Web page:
Videofreex, start-up since 1969, was among the first video pioneers, spreading the new technology, producing thousands of video tapes about the utopian 1970s, multi-media events, video art installations, and a pirate TV station!
Contact: Skip Blumberg info[at]Videofreex.com
The Freex are the most production oriented of the video groups… in terms of finished, cleanly edited, high quality tape, which is generally quite entertaining, the Videofreex are clearly the best. – Michael Shamberg, Guerrilla Television, 1971, Holt, Rhinehart, & Winston
Videofreex, a start-up since 1969, was one of the pioneer indy production groups of early users that formed when consumer video was first introduced. Over their nine years together, the members produced several thousand videotapes, installations and multimedia events, and trained hundreds of videomakers in the brand new medium. They were part of a fast-growing alternative video network that captured many political and social movements and the counter culture. Decades later, the Freex early videotapes serve as a window into this unique era of social and cultural change.
The first two members of the group met at the Woodstock Music Festival in 1969. Tapes from that time reveal what happened away from the stage in the muddy temporary counter-culture city of more than 400,000 rock ’n’ roll fans.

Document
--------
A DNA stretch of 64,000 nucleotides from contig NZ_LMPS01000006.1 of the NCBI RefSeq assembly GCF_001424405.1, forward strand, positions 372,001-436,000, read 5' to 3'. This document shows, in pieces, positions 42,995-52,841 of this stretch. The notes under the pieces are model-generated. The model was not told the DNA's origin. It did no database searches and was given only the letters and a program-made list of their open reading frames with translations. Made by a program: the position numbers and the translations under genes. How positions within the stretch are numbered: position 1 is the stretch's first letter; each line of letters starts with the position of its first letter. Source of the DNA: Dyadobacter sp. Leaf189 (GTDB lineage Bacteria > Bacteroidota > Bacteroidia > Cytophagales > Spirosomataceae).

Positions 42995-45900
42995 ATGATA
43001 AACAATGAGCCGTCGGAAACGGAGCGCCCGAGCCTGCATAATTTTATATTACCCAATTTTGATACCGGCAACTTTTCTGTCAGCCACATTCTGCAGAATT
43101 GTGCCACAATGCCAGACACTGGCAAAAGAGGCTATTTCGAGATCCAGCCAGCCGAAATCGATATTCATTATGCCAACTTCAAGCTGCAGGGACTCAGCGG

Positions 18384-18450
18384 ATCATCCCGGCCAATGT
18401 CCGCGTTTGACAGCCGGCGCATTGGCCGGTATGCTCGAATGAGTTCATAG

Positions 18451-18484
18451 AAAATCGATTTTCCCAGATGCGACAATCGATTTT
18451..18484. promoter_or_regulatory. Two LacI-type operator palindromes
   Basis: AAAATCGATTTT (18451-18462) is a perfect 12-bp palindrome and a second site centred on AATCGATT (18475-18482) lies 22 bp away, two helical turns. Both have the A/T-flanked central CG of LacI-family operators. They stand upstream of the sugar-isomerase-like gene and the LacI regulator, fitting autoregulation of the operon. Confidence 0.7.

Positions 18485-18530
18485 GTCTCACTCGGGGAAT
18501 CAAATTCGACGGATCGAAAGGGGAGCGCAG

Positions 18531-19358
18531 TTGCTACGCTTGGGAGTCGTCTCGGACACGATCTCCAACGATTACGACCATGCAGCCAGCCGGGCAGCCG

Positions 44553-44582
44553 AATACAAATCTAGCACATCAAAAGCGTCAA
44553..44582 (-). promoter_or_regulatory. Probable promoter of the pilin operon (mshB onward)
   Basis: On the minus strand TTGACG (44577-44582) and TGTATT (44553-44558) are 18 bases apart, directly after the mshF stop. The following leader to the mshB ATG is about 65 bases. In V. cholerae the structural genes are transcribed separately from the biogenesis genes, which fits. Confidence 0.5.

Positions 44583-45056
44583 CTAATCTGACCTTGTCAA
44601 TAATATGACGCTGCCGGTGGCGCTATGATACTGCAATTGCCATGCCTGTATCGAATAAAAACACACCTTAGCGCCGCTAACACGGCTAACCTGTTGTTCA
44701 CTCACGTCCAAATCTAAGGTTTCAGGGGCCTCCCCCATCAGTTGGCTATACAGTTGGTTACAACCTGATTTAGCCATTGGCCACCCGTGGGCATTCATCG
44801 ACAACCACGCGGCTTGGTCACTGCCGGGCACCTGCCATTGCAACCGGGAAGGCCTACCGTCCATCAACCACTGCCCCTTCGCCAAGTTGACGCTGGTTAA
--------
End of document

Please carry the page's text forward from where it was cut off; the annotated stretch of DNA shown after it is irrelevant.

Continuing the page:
Over the first year, there were 10 founding members (David Cort, Parry Teasdale, Mary Curtis Ratcliff, Nancy Cain, Chuck Kennedy, Davidson Gigliotti, Skip Blumberg, Carol Vontobel, Bart Friedman and Ann Woodward) and dozens more who participated in collaborative projects.
It was the good fortune of the Videofreex in their earliest days in 1969 to be “discovered” by a CBS TV network executive. Don West, a special assistant to President Frank Stanton, commissioned them to develop a new kind of TV show that used the brand new portable video format… one that actually told the truth on TV… combining seminal techniques from reality TV to creative art video (with home-made electronic circuitry inventions) to cover their counter-culture from inside. With additional crew, the Freex traveled the country in an RV rented by CBS, recording the first non-fiction videos, focusing their cameras on the alternate culture and interviewing cultural and political leaders, such as Yippie Abbie Hoffman and Black Panther Fred Hampton. The resulting “live” and tape pilot, “The Now Project” a.k.a. “Subject to Change,” had a studio audience and live rock band (lead by studio rock legend Buzzy Linhardt) in the Freex half-built Prince Street NYC studio. The show, seen in the loft next door by 5 CBS high (in the corporate ladder) programming executives, was scorned by them (with an expletive) as too radical and “years ahead of its time.” Don West left the network and returned to his previous job as the broadcast industry magazine’s editor, with some acrimony towards the Freex, and the “Now Project” was over.